To answer the questions, I’ve investigated social media plays of companies listed in Malaysia’s Most Valuable Brands (MMVB) 2007, created by the Malaysian Association of Accredited Advertising Agents, in collaboration with Interbrand. This exercise involves searching for the brand names in social networks (Facebook, Friendster, MySpace), video-sharing site (YouTube), online photo-sharing site (Flickr) and microblogging (Twitter, FriendFeed). The results are presented in the “Social-ize the Brands” table below.

Notes to the table:

  • “Rank” is the actual ranking in MMVB 2007.
  • Giant and Dutch Lady, which appeared in MMVB 2007, were omitted as both are non-Malaysian brands.
  • Only initiatives created by brand owners are considered to provide a better indication on the importance of social media marketing to the brand owners.
  • For more on how MMVB’s Brand Value is calculated, read here.

Social-ize the Brands: How Malaysia’s Most Valuable Brands are Embracing Social Media

Rank Brand Industry Brand Value, US$ Million Social Media Marketing
1 Maybank Financial 2,764 All You, All New Maybank2U.com Blog
2 Public Bank Financial 1,967 None
3 Maxis Telecoms 1,521 Maxis Facebook Group | Maxis Communications Facebook Fan | Hotlink Facebook Group
4 Genting Leisure 1,315 Genting City of Entertainment Facebook Group | Genting WorldCard Facebook Group
5 Celcom Telecoms 1,167 Celcom Facebook Fan
6 CIMB Financial 981 None
7 Astro Media 946 AstroTV on Twitter | StadiumAstro on Twitter | AstroFootball on Twitter | Stadium Astro Facebook Fan Page | Astro Chinese Programmes Channel on YouTube | Astromalaysia’s Channel on YouTube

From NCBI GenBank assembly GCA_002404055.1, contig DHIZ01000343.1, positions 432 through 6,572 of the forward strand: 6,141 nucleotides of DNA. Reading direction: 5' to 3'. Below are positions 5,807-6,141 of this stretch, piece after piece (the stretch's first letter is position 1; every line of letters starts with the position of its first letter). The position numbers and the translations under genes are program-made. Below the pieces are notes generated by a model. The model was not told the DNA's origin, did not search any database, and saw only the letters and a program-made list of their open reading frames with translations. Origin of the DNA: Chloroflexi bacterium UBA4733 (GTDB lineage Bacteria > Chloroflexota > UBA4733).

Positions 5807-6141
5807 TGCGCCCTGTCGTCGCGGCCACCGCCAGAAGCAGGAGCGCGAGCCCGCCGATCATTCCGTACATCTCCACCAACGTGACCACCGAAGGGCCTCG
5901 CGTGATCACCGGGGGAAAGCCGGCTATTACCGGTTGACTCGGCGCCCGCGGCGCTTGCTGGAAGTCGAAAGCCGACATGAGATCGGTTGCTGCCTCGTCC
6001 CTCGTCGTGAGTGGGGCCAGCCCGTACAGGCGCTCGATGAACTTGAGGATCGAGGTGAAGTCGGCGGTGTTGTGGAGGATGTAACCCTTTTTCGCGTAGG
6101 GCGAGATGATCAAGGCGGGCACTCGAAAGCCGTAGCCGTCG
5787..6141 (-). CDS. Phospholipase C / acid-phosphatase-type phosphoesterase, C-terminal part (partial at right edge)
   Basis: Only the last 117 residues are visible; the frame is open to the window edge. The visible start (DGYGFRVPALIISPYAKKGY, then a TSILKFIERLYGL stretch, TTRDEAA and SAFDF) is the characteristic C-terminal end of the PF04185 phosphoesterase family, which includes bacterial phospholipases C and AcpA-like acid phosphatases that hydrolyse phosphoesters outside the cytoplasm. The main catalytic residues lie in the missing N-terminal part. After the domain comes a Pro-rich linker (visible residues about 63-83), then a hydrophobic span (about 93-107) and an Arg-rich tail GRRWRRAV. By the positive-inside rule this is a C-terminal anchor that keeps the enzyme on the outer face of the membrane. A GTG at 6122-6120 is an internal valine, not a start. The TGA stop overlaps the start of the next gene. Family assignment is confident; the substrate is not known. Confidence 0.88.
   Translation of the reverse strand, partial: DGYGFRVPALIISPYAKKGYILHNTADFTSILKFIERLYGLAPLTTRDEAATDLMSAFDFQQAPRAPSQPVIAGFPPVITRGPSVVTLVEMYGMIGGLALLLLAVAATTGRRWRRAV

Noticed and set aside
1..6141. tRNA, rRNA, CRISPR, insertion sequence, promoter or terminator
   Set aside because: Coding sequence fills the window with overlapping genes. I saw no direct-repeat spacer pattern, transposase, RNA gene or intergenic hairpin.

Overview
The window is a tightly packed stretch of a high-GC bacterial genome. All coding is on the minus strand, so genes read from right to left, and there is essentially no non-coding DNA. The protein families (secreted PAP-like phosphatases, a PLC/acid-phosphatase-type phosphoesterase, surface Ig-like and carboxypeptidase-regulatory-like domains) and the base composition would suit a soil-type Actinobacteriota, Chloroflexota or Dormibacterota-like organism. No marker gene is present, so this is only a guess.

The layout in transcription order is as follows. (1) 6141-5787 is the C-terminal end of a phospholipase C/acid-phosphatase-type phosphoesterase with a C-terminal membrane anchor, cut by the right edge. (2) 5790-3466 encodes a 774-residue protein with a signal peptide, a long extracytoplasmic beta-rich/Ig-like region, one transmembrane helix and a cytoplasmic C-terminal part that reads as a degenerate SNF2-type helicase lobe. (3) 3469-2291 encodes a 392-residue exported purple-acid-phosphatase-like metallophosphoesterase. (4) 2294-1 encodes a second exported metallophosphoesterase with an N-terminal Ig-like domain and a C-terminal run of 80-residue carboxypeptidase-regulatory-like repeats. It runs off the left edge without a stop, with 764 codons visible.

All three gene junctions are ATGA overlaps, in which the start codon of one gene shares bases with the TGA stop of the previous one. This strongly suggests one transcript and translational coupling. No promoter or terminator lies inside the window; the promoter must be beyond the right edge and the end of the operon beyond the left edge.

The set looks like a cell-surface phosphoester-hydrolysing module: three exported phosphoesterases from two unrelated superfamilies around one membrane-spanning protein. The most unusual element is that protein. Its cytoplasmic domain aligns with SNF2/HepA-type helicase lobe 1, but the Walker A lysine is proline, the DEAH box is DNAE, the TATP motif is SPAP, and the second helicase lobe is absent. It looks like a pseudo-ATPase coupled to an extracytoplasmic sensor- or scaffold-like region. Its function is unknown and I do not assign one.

8 Hong Leong Financial 888 Hong Leong Bank, HLLB Facebook Group
9 Perodua Automobile 700 Perusahaan Otomobil Kedua Sdn Bhd Facebook Fan
10 DiGi Telecoms 600 DiGi Facebook Group Page | DiGi Telecommunications Facebook Fan | DiGi’s Open Hearts Open Mind Program | DiGi D’podCast | DiGi Yellow Coverage on YouTube | DiGi Desktop Agent
12 Malaysia Airlines Airline 493 Living Malaysian Hospitability Blog | Malaysia Airlines Facebook Fan | MASwings Facebook Fan | MASwings Facebook Group | MAS Charter Flight Attendants Facebook Group | MH = Malaysian Hospitality Channel on YouTube
13 Sime Darby Property 437 Sime Darby Facebook Group
14 TV3 Media 315 MyTV3 Roverz Facebook Group
15 Petronas Oil and Gas 264 Petroliam Nasional Berhad (Petronas) Facebook Group | Galeri Petronas Facebook Group | Malaysian Philharmonic Orchestra Facebook Page
16 YTL Property 210 YTL Climate Change Week Facebook Fan | YTL Community Channel on YouTube
17 RHB Bank Financial 187 RHB Bank Facebook Group
18 Ambank Financial 187 None